Funny, isn't it, how a turn of the phrase or slip of the tongue can have such a subliminal effect on our understanding of a business event. Take this weekend's invitation sent by the government to Fannie Mae (FNM) and Freddie Mac (FRE) that they all join forces.

OK, so it wasn't quite an invitation.

Then again -- especially considering that shareholders will probably be left with nothing -- it wasn't quite a takeover, either.

It was more of a seizure.

I guess one man's takeover is another man's seizure. Though leave it to the business media, those contradictory little devils, to sometimes call it both in the same report. Actually, in the same headline.

Look at this neck cracker from CNNMoney.com. What is appropriately termed a seizure in the headline is

downgraded to a takeover

by the sub-headline: "U.S. seizes Fannie and Freddie: Treasury chief Paulson unveils historic government takeover of twin mortgage buyers. Top executives are out."

Good thing there wasn't a sub-sub-headline. By then, we probably would have read about that "invitation."

The business media, as The Business Press Maven never tires of pointing out, too often plays stenographer to authority -- whether that authority is a CEO or the government. And this is rarely more apparent than when reporters -- whether by simple choice or lazy default -- parrot the chosen, obfuscating, self-justifying phrases that authorities, who might do nothing else right, tend to always excel in.

The

Financial Times

did just that when remarking that Fannie and Freddie were going to be placed in a "

conservatorship

." Uh, dudes, they are being nationalized. A conservatorship is something you put a public garden in. Here, you and I are footing the bill on a whole lotta losses. What is it, more than $12 billion combined since last summer? I've run out of fingers and toes and have lost track.

Did I say billions in losses? That has such sad connotations. The

Financial Times

, which again plays toadie to the government by passing along its kinder, gentler way with words, went with this:

"Officials were concerned that the mounting losses at the two struggling government-sponsored mortgage groups, whose fate is key to the future of the U.S. housing industry and financial markets, was sapping their vitality."

Got that? That the loans guaranteed by Fannie and Freddie were going to hell in a handbasket wasn't sending the two publicly traded guarantors to oblivion. The losses were merely "mounting" and -- this is a classic -- were causing Freddie and Fannie to get a bit of their vitality sapped. With sapped vitality like that, you don't need medically induced comas.

But who can argue with shareholders likely being left with nothing because of a government seizure, you and I footing a big bill, or the continued long-term impact of the government bailing out the financially reckless, which encourages investors to throw caution to the wind, causing our economy to bounce from one bubble to the next? After all, international traders reacted with initial excitement over the weekend, which helped turn a seizure that will leave stockholders with lint in their pockets into a rescue at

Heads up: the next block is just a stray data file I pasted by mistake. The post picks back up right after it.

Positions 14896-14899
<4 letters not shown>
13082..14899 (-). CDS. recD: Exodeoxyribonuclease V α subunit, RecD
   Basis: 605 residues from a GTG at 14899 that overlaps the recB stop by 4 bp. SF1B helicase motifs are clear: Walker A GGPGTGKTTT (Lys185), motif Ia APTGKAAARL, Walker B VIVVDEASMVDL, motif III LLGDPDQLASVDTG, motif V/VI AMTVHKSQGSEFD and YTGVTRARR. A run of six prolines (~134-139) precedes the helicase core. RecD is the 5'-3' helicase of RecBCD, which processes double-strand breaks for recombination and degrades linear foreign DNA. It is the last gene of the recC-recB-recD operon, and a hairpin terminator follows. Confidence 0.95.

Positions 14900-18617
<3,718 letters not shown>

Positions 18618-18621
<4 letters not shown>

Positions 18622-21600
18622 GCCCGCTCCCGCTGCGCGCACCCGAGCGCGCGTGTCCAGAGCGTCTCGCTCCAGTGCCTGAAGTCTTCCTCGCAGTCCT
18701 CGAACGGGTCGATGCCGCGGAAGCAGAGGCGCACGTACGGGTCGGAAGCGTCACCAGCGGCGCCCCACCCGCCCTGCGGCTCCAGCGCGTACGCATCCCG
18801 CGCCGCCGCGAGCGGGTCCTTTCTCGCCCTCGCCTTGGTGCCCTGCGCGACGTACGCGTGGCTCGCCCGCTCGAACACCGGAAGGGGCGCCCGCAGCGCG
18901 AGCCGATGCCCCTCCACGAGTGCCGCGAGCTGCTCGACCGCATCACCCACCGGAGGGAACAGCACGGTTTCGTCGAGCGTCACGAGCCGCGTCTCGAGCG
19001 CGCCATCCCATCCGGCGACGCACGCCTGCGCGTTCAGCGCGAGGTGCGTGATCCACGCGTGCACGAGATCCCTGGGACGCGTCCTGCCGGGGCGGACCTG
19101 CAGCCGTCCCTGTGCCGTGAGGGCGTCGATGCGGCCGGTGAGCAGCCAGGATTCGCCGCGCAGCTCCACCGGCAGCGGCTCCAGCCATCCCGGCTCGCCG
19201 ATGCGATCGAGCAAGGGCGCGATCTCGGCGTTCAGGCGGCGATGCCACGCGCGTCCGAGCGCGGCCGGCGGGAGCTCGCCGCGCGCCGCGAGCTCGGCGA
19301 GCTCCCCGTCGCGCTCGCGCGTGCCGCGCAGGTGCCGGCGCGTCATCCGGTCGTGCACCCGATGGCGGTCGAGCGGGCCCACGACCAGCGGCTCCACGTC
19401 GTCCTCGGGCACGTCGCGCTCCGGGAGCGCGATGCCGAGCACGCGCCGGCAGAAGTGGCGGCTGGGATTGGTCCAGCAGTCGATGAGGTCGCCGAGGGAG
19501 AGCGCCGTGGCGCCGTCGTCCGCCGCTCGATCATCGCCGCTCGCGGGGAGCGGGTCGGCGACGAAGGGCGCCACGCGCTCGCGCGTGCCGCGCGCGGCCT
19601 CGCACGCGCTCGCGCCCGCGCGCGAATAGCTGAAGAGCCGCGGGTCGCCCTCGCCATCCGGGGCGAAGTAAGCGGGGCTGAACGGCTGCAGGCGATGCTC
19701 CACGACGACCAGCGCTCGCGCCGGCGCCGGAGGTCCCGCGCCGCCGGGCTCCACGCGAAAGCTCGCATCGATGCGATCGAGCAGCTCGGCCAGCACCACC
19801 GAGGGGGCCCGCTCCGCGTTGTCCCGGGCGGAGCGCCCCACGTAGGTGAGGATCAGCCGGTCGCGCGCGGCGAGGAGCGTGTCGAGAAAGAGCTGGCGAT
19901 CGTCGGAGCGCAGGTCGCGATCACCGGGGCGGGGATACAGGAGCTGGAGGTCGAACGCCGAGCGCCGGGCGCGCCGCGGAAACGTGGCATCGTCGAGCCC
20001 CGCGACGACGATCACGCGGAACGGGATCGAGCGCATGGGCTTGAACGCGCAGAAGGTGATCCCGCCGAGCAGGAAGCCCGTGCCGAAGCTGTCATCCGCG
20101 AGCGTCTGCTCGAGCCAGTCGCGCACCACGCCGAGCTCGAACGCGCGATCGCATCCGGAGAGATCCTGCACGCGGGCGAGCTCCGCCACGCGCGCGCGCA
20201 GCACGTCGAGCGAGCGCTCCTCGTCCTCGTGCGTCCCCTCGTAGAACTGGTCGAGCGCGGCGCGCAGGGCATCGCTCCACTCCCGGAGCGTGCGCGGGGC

CNBC

: "

Fannie, Freddie Rescue to Spark Rally

."

Funny thing is, once you start using inappropriate phrases, they take on a life of their own. This "rescue" might roust traders into a brief bout of excitement, a classic relief rally, if for no other reason than because at long last investors know the fate of Fannie and Freddie.

But when you start calling something a "rescue," the supposition is that something good and big has to come of it. And just look at

CNBC

's lead. It showcases the claim that because of the "rescue," the troubles of the housing market are pure history: "Wall Street looked set to rally on Monday after the Treasury's decision to take over ailing Fannie Mae and Freddie Mac, with investors reading the move as a sign that the housing market's troubles were over."

And that's enough to seize my soul.

At the time of publication, Fuchs had no positions in any of the stocks mentioned in this column.

Marek Fuchs was a stockbroker for Shearson Lehman Brothers and a money manager before becoming a journalist who wrote The New York Times' "County Lines" column for six years. He also did back-up beat coverage of The New York Knicks for the paper's Sports section for two seasons and covered other professional and collegiate sports. He has contributed frequently to many of the Times' other sections, including National, Metro, Escapes, Style, Real Estate, Arts & Leisure, Travel, Money & Business, Circuits and the Op-Ed Page. For his "Business Press Maven? column on how business and finance are covered by the media, Fuchs was named best business journalist critic in the nation by the Talking Biz website at The University of North Carolina School of Journalism and Mass Communication. Fuchs is a frequent speaker on the business media, in venues ranging from National Public Radio to the annual conference of the Society of American Business Editors and Writers. Fuchs appreciates your feedback;

click here

to send him an email.